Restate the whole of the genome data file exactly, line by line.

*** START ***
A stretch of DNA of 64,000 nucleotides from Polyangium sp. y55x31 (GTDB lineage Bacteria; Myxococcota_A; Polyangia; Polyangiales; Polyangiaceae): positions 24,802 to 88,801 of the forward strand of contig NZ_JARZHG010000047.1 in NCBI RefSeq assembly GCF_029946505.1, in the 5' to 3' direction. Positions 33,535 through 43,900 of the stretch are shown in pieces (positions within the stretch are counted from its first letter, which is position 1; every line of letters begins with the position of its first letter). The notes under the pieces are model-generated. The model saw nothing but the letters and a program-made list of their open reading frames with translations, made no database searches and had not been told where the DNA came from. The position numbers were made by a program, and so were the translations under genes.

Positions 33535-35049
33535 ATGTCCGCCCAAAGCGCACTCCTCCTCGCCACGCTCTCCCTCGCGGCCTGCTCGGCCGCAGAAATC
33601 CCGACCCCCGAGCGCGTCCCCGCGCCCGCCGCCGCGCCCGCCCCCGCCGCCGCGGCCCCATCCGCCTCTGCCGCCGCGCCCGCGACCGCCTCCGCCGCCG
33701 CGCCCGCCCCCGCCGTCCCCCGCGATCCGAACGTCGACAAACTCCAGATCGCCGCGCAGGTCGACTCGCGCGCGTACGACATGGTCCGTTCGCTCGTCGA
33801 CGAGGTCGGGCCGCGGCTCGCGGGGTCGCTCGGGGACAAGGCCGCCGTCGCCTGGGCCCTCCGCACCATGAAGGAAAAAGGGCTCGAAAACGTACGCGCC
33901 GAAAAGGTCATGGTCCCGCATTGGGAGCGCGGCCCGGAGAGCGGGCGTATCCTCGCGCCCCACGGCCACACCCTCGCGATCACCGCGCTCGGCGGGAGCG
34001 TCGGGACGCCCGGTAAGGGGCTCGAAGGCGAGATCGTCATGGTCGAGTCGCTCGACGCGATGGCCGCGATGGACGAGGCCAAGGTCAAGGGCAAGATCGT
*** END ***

A stretch of DNA of 64,000 nucleotides from Polyangium sp. y55x31 (GTDB lineage Bacteria; Myxococcota_A; Polyangia; Polyangiales; Polyangiaceae): positions 24,802 to 88,801 of the forward strand of contig NZ_JARZHG010000047.1 in NCBI RefSeq assembly GCF_029946505.1, in the 5' to 3' direction. Positions 33,535 through 43,900 of the stretch are shown in pieces (positions within the stretch are counted from its first letter, which is position 1; every line of letters begins with the position of its first letter). The notes under the pieces are model-generated. The model saw nothing but the letters and a program-made list of their open reading frames with translations, made no database searches and had not been told where the DNA came from. The position numbers were made by a program, and so were the translations under genes.

Positions 33535-35049
33535 ATGTCCGCCCAAAGCGCACTCCTCCTCGCCACGCTCTCCCTCGCGGCCTGCTCGGCCGCAGAAATC
33601 CCGACCCCCGAGCGCGTCCCCGCGCCCGCCGCCGCGCCCGCCCCCGCCGCCGCGGCCCCATCCGCCTCTGCCGCCGCGCCCGCGACCGCCTCCGCCGCCG
33701 CGCCCGCCCCCGCCGTCCCCCGCGATCCGAACGTCGACAAACTCCAGATCGCCGCGCAGGTCGACTCGCGCGCGTACGACATGGTCCGTTCGCTCGTCGA
33801 CGAGGTCGGGCCGCGGCTCGCGGGGTCGCTCGGGGACAAGGCCGCCGTCGCCTGGGCCCTCCGCACCATGAAGGAAAAAGGGCTCGAAAACGTACGCGCC
33901 GAAAAGGTCATGGTCCCGCATTGGGAGCGCGGCCCGGAGAGCGGGCGTATCCTCGCGCCCCACGGCCACACCCTCGCGATCACCGCGCTCGGCGGGAGCG
34001 TCGGGACGCCCGGTAAGGGGCTCGAAGGCGAGATCGTCATGGTCGAGTCGCTCGACGCGATGGCCGCGATGGACGAGGCCAAGGTCAAGGGCAAGATCGT